We have studied the interaction of Mg2+ with six deoxyoctanucleotide duplexes of known sequence. Specifically, we have measured the resulting hydration changes by following the change in the concentration increment of ultrasonic velocity, δA, of each of these six duplexes, in their Cs+ salt at 1.2 °C, during a course of a titration with Mg2+. The addition of Mg2+ results in the initial lowering of δA that levels off at [Mg2+]/[Pi] molar ratios ranging from 12 to 30, depending on the duplex, and corresponds to a dehydration event from the exchange of Cs+ counterions by Mg2+in the ionic atmosphere of the duplexes. This is followed by a further lowering of SA at higher [Mg2+]/[Pi] ratios that may result from DNA aggregation and/or conformational change. We obtained a change in the molar concentration increment of ultrasonic velocity per mole of bound Mg2+, Δ∆ Mg2+ and binding affinities, Kapp, ranging from -4.4 cm3mol-1 and 150 M-1 for d(A)8·d(T)8 to-18 cm3 mol-1 and 40 M-1 for [d(CG)4]2, respectively, by fitting the first portion of each titration curve and assuming an overall binding of 0.5 Mg2+ per phosphate. Thus, the overall magnitude of the dehydration effect, which is determined by the structure of the Mg2+-DNA complex, and the Kapp are functions of the DNA sequence. Furthermore, the dehydration effect of Mg2+ binding correlates with the hydration state of the DNA: the higher its hydration state, the lower the dehydration effect of Mg2+ binding is. Mg2+ recognizes the sequence of DNA through its overall hydration state, probably by forming mostly outer-sphere complexes with oligomers containing exclusively dA-dT base pairs and inner-sphere complexes with dG·dC oligomers.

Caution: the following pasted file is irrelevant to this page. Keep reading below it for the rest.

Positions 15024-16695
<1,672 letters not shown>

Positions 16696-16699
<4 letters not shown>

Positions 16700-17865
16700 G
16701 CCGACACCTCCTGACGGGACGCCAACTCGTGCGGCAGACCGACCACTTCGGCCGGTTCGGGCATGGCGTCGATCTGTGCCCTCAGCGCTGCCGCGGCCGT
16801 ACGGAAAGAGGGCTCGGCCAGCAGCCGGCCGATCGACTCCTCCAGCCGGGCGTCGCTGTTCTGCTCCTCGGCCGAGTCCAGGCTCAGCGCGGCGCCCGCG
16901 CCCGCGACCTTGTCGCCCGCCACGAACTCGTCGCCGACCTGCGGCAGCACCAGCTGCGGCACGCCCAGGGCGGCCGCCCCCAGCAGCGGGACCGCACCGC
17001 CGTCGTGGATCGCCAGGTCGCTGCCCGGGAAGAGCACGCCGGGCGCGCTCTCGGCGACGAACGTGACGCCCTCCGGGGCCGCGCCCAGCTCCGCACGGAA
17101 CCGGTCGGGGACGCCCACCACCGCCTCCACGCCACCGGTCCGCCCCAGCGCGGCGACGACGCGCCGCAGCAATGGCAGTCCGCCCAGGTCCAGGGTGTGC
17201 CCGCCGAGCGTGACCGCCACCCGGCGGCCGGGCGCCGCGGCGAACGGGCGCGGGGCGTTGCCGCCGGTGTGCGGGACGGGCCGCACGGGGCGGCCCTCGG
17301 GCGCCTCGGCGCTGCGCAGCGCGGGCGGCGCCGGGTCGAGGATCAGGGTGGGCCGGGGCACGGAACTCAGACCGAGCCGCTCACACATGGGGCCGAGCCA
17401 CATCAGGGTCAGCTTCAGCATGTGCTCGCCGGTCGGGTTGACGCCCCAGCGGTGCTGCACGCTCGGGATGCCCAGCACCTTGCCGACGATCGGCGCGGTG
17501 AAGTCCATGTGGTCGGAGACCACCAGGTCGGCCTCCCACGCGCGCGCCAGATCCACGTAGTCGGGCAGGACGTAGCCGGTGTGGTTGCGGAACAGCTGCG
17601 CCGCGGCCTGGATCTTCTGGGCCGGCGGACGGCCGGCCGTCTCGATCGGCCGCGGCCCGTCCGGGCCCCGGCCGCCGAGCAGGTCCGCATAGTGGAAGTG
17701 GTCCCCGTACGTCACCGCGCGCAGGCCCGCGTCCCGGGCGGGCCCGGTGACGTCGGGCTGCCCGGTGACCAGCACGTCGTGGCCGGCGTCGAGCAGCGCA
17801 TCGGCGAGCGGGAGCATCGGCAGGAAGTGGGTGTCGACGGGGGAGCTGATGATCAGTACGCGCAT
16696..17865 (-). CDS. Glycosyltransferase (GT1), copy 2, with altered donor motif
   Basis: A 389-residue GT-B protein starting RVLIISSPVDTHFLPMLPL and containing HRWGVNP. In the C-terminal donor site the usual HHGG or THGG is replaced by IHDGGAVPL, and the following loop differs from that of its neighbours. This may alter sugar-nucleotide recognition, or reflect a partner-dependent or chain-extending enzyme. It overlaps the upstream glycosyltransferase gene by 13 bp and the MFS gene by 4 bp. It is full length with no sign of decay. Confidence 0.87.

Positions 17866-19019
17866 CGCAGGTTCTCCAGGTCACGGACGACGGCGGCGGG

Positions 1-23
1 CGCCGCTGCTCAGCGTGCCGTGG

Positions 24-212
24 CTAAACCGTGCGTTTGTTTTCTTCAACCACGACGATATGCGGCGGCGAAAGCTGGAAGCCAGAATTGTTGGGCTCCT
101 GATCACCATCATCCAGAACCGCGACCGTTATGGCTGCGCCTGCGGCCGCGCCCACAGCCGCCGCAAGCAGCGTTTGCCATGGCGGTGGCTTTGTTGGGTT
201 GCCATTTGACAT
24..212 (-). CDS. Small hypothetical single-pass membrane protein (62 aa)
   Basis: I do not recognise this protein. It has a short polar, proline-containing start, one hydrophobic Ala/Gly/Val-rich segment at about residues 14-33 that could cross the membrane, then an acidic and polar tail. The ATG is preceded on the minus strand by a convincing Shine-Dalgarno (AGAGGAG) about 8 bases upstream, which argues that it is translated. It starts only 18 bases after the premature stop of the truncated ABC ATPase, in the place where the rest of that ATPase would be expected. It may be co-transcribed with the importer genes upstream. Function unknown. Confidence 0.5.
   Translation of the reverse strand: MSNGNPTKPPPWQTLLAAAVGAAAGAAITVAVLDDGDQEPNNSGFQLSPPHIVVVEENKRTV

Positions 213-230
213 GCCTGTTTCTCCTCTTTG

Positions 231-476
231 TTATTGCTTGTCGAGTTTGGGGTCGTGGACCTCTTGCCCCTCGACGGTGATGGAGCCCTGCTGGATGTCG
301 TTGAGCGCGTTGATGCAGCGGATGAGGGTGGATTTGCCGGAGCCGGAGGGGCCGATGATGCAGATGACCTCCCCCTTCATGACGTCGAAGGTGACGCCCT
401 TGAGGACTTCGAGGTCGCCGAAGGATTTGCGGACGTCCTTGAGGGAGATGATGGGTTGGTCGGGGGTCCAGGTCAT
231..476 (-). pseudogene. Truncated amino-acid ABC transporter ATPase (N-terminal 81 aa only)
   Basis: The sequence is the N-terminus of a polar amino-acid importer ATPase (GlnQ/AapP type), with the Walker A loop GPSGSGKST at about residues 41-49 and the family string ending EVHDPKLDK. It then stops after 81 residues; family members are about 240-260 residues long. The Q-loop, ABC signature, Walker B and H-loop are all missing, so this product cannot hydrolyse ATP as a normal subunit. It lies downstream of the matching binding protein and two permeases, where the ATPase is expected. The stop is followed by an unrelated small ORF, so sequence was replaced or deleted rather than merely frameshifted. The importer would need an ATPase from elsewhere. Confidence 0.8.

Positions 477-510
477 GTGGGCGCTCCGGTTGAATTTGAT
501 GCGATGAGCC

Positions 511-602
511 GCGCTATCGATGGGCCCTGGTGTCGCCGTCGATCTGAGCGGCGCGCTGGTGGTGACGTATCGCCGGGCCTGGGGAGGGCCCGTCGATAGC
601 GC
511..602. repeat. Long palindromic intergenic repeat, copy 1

ASJC Scopus subject areas
- Colloid and Surface Chemistry